A Māori health provider says it will likely have to take the Ministry of Health back to court after the government department again refused to release data on people who aren't vaccinated.
The Whānau Ora Commissioning Agency earlier asked the ministry to give it the contact details and vaccination status of all unvaccinated Māori in the North Island.
It argued this would allow it to reach out to the unvaccinated and use its cultural understanding and community ties to encourage them to get the shot.
The ministry decided against giving "identifiable data for individuals", and instead offered to point Whānau Ora to streets where unvaccinated Māori were living
But a High Court released on Monday ordered the ministry to reconsider its refusal and gave them three days to respond to the court's decision.
Director general of health Dr Ashley Bloomfield said the outcome of the ministry's reconsideration was to invite Whānau Ora to work with it to reach out to the unvaccinated.
But Whānau Ora said this amounted to the ministry again refusing to hand over the information.
Chief executive John Tamihere said that meant his health provider now needed to waste valuable time and resource appealing the ministry's decision in court,
"Every day delayed, is a day closer to Māori feeling the full brunt of the Covid-19 pandemic," he said.
"We must have immediate access to that data so we can give our people an opportunity to be vaccinated and a chance."
Figures released by the Ministry of Health show in Counties Manukau, only 55 per cent of Māori are fully vaccinated, while 74 per cent have received one dose.
"We are now talking about a life-and-death situation. The life of vaccinated white New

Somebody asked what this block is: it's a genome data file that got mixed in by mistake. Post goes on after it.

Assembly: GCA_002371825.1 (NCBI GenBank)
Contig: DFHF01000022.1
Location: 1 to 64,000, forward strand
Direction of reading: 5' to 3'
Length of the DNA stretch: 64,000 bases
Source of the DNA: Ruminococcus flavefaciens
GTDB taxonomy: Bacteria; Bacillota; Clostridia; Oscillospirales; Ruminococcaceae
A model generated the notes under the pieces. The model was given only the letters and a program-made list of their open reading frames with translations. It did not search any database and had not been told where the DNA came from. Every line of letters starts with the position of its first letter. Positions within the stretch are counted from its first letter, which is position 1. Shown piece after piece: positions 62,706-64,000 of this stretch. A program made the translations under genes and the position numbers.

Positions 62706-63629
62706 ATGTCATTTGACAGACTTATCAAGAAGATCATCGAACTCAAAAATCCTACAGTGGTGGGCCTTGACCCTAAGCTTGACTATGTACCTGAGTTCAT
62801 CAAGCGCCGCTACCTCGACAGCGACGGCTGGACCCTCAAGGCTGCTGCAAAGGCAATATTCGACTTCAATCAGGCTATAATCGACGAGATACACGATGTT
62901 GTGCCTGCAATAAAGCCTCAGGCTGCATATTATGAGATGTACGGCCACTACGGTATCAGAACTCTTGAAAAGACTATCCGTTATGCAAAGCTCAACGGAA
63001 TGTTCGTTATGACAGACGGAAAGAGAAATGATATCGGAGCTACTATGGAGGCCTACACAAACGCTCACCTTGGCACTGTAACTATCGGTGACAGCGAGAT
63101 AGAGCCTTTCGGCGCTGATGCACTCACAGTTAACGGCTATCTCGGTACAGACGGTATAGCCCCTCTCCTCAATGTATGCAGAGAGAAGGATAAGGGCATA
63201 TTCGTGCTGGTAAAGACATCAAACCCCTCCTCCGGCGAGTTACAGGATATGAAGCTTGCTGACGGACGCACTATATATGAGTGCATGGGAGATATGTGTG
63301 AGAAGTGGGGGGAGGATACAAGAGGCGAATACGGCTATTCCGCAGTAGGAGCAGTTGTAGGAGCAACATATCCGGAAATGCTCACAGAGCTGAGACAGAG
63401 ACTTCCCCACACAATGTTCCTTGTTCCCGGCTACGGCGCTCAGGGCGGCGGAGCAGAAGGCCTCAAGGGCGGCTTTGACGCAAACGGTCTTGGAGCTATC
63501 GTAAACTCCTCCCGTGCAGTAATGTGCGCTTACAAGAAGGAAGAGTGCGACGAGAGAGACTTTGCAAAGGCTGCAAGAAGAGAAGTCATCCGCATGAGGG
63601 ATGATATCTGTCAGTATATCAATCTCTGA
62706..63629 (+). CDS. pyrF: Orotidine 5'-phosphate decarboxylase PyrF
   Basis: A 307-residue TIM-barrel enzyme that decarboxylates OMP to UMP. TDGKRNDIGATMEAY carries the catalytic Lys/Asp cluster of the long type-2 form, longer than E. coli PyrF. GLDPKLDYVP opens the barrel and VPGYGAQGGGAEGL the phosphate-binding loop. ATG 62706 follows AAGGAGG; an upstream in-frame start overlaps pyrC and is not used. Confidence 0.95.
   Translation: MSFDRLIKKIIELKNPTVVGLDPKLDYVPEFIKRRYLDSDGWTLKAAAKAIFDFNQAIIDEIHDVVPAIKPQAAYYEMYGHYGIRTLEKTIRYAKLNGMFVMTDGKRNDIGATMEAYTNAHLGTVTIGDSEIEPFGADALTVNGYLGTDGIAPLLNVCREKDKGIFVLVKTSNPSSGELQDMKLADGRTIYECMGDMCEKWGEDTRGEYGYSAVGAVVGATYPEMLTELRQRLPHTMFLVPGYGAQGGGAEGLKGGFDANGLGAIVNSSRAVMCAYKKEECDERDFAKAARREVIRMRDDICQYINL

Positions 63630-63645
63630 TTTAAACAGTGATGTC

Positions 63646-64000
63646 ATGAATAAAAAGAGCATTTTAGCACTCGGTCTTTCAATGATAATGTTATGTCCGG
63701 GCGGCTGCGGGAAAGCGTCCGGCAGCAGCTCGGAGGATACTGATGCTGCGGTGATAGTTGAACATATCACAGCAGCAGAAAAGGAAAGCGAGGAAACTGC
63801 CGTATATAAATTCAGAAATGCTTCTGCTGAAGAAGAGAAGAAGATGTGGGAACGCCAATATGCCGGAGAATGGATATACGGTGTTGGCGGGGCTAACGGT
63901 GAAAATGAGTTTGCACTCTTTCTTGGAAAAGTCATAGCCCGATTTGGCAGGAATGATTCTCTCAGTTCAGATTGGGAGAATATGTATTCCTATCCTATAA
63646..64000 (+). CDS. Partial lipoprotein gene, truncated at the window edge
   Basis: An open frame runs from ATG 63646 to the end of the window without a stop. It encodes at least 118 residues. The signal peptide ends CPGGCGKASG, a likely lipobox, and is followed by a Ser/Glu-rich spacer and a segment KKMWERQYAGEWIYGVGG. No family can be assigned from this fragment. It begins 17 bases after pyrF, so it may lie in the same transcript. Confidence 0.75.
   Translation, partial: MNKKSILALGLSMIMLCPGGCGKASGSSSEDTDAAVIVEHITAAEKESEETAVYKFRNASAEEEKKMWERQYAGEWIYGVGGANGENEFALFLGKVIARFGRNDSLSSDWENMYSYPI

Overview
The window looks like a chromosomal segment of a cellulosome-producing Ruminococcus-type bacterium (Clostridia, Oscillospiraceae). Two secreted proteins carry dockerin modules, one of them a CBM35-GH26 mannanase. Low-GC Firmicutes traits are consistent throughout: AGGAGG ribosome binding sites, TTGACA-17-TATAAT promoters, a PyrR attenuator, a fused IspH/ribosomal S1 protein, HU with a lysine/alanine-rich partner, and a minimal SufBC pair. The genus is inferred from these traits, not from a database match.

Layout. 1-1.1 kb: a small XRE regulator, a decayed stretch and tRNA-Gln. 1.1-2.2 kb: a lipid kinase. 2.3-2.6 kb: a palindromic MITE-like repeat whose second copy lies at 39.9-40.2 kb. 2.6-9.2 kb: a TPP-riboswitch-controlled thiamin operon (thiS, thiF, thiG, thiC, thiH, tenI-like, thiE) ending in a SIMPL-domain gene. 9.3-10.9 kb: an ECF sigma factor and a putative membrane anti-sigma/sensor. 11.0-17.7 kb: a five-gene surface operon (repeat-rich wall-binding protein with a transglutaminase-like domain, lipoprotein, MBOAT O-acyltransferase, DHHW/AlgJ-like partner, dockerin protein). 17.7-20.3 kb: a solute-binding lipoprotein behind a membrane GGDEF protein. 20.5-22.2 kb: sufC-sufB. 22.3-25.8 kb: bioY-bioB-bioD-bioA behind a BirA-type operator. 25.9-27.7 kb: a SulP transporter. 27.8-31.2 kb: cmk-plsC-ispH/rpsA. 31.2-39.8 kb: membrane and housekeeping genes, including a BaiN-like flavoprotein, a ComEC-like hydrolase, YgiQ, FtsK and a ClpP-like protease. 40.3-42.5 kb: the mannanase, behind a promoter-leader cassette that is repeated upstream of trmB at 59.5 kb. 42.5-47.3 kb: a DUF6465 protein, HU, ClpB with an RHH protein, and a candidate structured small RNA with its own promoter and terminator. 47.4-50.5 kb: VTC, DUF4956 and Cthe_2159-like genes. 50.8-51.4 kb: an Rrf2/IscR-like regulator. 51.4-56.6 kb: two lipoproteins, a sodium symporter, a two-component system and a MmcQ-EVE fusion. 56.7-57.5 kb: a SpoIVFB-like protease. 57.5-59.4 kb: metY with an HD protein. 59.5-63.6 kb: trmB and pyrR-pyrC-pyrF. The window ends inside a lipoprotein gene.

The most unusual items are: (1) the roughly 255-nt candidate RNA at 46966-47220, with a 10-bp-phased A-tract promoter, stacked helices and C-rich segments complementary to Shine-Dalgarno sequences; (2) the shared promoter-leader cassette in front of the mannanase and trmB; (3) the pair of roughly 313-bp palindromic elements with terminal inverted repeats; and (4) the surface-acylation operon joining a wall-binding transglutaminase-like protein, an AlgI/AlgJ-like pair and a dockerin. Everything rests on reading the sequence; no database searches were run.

Zealanders and the deaths of brown unvaccinated New Zealanders," Tamihere said.
In a letter to Tamihere, Dr Bloomfield said had considered evidence from Whānau Ora and other Māori experts and health providers.
"These views have demonstrated that there are multiple interests at play in the provision of identifiable Māori health data," he said.
He said Treaty principles require the Government to "act as a reasonable partner" to Māori.
However, in considering the privacy of individuals, "and in light of the evidence of vaccine uptake and coverage, we have concluded that it would not be appropriate to adopt a blanket approach to the sharing of the Māori health information you have requested on a North Island-wide basis", he said.
He instead invited Whānau Ora to work with the ministry on "where vaccination outreach to Māori is most needed".
The ministry's earlier refusal was reportedly based on strong views from DHBs that sharing the data would be a "counterproductive threat to public confidence in the health system".
However, in her ruling, Justice Gwyn said this claim was not evidenced as the ministry hadn't appeared to have made "an assessment of the anticipated adverse consequences of the specific disclosure sought".
Following her ruling, Tamihere said it was worth taking the chance if it meant increasing vaccination levels.
"They alleged that we would badger, bully and demonise - what do you think is happening to our people right now in terms of being seen as laggards," he said.
"We don't know until we have a go. They can tell us to bugger off, why don't you give people the chance to say no?"
Even with only six weeks remaining before Christmas, Tamihere said the data would make a "huge impact" in lifting vaccination levels before the alert level framework was abandoned.
He said Justice Gwyn in her High Court ruling found the ministry's reasoning for withholding detailed data lacked rigour.
She said the ministry failed to take into account its obligations for a partnership under the Treaty of Waitangi, Tamihere said.